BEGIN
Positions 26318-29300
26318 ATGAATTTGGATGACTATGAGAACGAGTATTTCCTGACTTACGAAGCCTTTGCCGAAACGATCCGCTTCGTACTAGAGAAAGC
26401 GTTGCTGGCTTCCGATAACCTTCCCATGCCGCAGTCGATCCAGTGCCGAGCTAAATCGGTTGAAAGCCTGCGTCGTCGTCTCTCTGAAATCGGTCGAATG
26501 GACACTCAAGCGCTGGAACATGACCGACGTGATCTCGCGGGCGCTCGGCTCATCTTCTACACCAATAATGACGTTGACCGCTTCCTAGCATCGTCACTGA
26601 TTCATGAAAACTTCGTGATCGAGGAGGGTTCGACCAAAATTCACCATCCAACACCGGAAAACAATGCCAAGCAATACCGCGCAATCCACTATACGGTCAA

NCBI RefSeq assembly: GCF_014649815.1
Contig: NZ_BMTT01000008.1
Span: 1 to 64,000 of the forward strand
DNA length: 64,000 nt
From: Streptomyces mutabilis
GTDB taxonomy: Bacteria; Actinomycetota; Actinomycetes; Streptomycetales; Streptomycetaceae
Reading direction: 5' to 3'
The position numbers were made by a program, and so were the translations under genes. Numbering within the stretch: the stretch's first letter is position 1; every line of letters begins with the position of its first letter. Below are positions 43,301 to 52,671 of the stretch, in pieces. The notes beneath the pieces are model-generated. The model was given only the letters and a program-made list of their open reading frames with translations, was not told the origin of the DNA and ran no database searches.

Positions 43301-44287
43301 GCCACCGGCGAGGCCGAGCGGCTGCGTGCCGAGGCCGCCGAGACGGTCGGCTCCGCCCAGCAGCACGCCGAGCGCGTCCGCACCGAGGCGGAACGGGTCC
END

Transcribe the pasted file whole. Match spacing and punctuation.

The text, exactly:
Positions 26318-29300
26318 ATGAATTTGGATGACTATGAGAACGAGTATTTCCTGACTTACGAAGCCTTTGCCGAAACGATCCGCTTCGTACTAGAGAAAGC
26401 GTTGCTGGCTTCCGATAACCTTCCCATGCCGCAGTCGATCCAGTGCCGAGCTAAATCGGTTGAAAGCCTGCGTCGTCGTCTCTCTGAAATCGGTCGAATG
26501 GACACTCAAGCGCTGGAACATGACCGACGTGATCTCGCGGGCGCTCGGCTCATCTTCTACACCAATAATGACGTTGACCGCTTCCTAGCATCGTCACTGA
26601 TTCATGAAAACTTCGTGATCGAGGAGGGTTCGACCAAAATTCACCATCCAACACCGGAAAACAATGCCAAGCAATACCGCGCAATCCACTATACGGTCAA

NCBI RefSeq assembly: GCF_014649815.1
Contig: NZ_BMTT01000008.1
Span: 1 to 64,000 of the forward strand
DNA length: 64,000 nt
From: Streptomyces mutabilis
GTDB taxonomy: Bacteria; Actinomycetota; Actinomycetes; Streptomycetales; Streptomycetaceae
Reading direction: 5' to 3'
The position numbers were made by a program, and so were the translations under genes. Numbering within the stretch: the stretch's first letter is position 1; every line of letters begins with the position of its first letter. Below are positions 43,301 to 52,671 of the stretch, in pieces. The notes beneath the pieces are model-generated. The model was given only the letters and a program-made list of their open reading frames with translations, was not told the origin of the DNA and ran no database searches.

Positions 43301-44287
43301 GCCACCGGCGAGGCCGAGCGGCTGCGTGCCGAGGCCGCCGAGACGGTCGGCTCCGCCCAGCAGCACGCCGAGCGCGTCCGCACCGAGGCGGAACGGGTCC